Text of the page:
When I lost 100 pounds at the start of college, I developed a passion for obesity policy, public health, and wellness. The question that guides my work now is: How can I pay forward the privilege of good health?

At UC Davis, I designed a major to combine economic theory with anthropology, philosophy, and science and technology studies. I was able to put these fields in conversation across two honors theses, one on the racial dynamics of obesity policy in the American South, and another on the use of obesity science in size acceptance activism. To better understand the intersecting networks of obesity policy, I interned at the California State Assembly, researched obesity legislation in Buenos Aires, spent a summer laboring on an urban farm in Milwaukee, published white papers on food stamp reform and medical education, and educated college students across the country about the U.S. farm bill. On my college campus I taught three classes on eating disorders and represented my peers on campus advisory boards in the spaces of physical activity and recreation, media, and international programs. By serving as the Senior Health Policy Fellow at the Roosevelt Institute Campus Network and completing a fellowship year at the Center for American Progress program Young People For, I had several more opportunities to organize and represent student interests in progressive policy. I’m practiced in working in social change networks, and have gained experience in how they can be stitched together, leveraged,  and better connect to their target populations.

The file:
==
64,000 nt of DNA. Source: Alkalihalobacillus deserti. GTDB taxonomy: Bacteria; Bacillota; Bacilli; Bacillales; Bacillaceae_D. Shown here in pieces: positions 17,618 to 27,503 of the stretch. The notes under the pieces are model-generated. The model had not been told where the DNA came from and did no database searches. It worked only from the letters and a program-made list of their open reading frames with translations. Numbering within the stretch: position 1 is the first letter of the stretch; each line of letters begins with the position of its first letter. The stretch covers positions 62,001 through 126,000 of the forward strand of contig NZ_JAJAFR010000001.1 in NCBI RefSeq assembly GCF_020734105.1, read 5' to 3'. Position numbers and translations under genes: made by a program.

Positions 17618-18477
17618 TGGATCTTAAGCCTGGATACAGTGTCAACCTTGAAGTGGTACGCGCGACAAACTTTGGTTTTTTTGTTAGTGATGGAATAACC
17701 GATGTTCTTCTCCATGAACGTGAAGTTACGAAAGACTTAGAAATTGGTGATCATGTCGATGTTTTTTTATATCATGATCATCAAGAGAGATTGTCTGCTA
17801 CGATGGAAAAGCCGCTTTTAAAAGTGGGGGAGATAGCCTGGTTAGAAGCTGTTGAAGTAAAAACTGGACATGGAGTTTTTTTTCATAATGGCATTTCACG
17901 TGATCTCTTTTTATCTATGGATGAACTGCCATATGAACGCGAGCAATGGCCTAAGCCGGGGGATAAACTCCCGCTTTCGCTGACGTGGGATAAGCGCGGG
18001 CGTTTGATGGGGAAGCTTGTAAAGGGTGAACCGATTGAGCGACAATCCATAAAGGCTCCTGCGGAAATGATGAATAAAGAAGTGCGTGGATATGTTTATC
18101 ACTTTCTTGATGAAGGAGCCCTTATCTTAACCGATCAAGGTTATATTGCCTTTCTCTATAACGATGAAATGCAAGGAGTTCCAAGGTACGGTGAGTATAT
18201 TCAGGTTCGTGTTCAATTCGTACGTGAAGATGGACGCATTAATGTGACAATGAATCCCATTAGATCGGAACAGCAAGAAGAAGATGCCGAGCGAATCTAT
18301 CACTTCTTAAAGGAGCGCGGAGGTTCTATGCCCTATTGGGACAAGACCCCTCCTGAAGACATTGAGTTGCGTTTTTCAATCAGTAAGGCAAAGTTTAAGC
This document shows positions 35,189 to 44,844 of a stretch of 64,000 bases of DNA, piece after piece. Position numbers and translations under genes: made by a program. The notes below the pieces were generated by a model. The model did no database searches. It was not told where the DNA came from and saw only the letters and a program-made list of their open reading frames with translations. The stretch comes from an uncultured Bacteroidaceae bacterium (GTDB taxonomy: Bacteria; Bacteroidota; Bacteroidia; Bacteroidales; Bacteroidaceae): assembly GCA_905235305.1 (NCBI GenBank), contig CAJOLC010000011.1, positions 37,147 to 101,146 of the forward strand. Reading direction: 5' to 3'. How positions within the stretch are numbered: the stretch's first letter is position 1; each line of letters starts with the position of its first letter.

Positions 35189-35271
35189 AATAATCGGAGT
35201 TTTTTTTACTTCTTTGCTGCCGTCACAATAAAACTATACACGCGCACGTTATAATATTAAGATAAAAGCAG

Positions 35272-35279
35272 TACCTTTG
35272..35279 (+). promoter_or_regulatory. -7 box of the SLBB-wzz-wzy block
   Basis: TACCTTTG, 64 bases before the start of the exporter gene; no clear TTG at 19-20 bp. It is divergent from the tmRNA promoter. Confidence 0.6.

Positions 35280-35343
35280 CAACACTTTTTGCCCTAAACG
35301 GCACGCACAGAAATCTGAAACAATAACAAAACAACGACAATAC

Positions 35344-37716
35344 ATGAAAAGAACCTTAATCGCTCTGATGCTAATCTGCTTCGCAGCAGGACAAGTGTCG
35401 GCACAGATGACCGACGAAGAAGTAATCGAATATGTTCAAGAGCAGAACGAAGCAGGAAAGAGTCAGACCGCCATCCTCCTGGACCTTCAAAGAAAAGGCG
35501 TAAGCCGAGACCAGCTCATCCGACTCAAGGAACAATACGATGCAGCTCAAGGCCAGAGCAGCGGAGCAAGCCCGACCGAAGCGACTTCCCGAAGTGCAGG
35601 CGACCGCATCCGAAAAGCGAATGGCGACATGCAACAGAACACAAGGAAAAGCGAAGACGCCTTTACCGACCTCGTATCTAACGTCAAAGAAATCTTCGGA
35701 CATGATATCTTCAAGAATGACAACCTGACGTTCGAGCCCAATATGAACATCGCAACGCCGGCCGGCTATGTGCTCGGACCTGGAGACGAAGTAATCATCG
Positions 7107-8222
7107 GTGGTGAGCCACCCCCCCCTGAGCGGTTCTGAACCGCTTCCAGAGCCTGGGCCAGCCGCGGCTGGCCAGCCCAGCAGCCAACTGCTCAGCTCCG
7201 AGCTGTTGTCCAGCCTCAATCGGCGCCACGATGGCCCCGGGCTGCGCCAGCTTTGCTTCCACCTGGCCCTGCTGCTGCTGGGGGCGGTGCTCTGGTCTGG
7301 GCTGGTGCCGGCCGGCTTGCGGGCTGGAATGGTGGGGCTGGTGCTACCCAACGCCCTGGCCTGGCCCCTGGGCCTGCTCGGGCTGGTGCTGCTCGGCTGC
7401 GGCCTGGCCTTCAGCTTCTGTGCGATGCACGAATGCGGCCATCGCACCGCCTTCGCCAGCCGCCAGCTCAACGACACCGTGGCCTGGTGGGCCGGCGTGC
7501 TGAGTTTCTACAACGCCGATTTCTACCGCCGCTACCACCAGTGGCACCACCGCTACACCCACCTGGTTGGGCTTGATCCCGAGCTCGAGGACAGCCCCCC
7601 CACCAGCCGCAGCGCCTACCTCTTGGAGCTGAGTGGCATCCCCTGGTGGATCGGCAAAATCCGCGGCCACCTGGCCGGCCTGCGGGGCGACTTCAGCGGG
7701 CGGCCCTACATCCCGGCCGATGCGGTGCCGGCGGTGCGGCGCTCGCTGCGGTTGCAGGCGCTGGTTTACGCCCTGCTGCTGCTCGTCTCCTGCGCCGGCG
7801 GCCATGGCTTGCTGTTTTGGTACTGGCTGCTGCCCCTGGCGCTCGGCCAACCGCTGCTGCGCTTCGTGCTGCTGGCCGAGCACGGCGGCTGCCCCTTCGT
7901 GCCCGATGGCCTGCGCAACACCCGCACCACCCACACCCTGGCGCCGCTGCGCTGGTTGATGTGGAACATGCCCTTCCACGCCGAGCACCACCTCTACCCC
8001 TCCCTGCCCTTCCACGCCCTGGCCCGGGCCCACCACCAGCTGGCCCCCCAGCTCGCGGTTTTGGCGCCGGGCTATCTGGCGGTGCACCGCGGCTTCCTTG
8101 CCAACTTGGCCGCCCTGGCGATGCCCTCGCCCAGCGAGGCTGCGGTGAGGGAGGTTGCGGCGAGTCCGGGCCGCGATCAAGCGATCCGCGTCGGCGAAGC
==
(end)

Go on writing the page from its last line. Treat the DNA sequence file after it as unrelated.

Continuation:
After college I have had the opportunity to work in policy and program evaluation at Social Policy Research Associates and healthcare reporting at Close Concerns. At Upworthy I curated and iteratively optimized socially meaningful content for “viral” sharing on the internet. In the last two years, my posts on healthcare reform, wellness, food systems, environmental sustainability, economic justice, and equal opportunity have generated more than 100 million total pageviews. In so doing, I’ve been able to cultivate a community of 34,500 followers on Facebook and 8,000 followers on Twitter. Working at Upworthy and writing elsewhere has given me a unique perspective on how folks outside traditional policy and academic spaces think about health, wellness, and the policies between.

Having just earned graduate degree with Distinction in Medical Anthropology at the University of Oxford, where I am a Rotary Ambassadorial Scholar, I recently had the privilege of joining the Center for Health Equity at the NYC Department of Health and Mental Hygiene.